He is also looking for big game-changing opportunities so is happy to have a small stake in the likes of Uber despite its many problems. Netflix was another company he put in that bracket.
On the subject of the lack of UK investments in his portfolio, he said he echoed the views of Katie Potts at Herald that the main reason was that such companies often get bought out before they hit the big time.
I think he said Ocado and First Derivatives were pretty much his sole direct UK holdings. He also finds the market in UK stocks very thin, making it hard to build sizeable positions even if he wants to.
Amusingly, he also said that when one of his competitors (which must be Allianz Technology) outlines in their literature that they are based in California, right up close to the action, that’s a message for him in his London office, rather than for us private investors.
Rogoff says he likes the distance he maintains, as it gives him a better perspective. He reckons he attends four conferences a year in the US rather than rushing from one event to the next.
I’m still deliberating on whether to add some direct technology exposure to my portfolio. Polar is in the mix for that.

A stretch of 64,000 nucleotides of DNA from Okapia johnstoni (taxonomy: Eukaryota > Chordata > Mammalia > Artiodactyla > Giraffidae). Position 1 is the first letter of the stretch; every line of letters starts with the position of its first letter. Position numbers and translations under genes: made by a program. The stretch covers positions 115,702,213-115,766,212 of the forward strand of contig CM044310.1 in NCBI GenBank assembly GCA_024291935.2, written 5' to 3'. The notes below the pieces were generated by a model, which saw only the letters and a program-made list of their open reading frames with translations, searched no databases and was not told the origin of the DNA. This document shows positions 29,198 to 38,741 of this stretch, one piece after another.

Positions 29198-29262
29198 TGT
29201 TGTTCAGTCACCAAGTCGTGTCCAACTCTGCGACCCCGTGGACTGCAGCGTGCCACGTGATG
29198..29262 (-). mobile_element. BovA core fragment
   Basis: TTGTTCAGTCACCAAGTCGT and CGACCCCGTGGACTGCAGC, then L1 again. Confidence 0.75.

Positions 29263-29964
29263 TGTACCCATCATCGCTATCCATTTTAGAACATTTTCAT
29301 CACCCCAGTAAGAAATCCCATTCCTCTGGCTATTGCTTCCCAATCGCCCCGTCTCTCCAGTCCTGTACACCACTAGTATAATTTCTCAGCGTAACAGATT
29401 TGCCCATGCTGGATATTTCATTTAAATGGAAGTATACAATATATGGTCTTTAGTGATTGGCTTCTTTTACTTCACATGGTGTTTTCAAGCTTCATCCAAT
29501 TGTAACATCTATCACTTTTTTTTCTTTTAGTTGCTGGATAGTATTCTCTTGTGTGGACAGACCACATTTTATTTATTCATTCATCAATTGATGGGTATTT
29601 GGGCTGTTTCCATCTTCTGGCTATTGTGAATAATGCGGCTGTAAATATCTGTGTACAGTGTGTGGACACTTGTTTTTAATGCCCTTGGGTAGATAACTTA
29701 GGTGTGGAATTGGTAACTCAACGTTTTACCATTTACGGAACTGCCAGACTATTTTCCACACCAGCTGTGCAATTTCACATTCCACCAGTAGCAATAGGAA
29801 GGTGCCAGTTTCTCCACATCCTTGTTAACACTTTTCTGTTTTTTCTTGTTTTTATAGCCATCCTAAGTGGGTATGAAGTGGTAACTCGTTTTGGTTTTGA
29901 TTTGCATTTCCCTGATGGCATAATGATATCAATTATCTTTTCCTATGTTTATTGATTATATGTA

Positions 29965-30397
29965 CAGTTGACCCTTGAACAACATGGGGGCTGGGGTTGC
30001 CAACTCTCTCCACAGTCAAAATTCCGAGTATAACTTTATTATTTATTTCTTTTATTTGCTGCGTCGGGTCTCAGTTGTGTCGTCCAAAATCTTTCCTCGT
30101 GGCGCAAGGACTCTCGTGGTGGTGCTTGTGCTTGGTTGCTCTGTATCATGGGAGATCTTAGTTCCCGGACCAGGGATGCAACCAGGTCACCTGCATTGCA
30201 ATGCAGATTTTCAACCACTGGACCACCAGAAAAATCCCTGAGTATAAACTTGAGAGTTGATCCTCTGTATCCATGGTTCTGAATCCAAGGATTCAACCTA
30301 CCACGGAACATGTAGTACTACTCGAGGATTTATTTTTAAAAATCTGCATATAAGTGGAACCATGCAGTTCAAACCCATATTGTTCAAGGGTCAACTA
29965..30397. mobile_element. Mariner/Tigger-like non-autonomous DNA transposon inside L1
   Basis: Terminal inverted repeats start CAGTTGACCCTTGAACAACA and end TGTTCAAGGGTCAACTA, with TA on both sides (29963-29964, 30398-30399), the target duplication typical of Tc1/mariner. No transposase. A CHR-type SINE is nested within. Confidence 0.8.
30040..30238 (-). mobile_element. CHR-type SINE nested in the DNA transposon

I reckon there were about 400 investors in total at this event, so it wasn’t full by any means. Hopefully, that was down to it being the first event like this rather than a general lack of interest.
It certainly wasn’t expensive. I think the full price was £49 but discount codes were posted on Twitter and in a few other places. I think I spent as much on coffee and a sandwich as I did to gain entry. And the train fare cost more than my entry and sustenance combined!
Here’s hoping there’s a similar event in 2020 — my brain should have cooled down by then.
Please note that I may own some of the investments mentioned above and that you can see my current holdings on my portfolio page. Nothing in this article or on this website should be regarded as a buy or sell recommendation as this site is not authorised to give financial advice and I'm just a random person writing a blog in his spare time. Always do your own research and seek financial advice if necessary!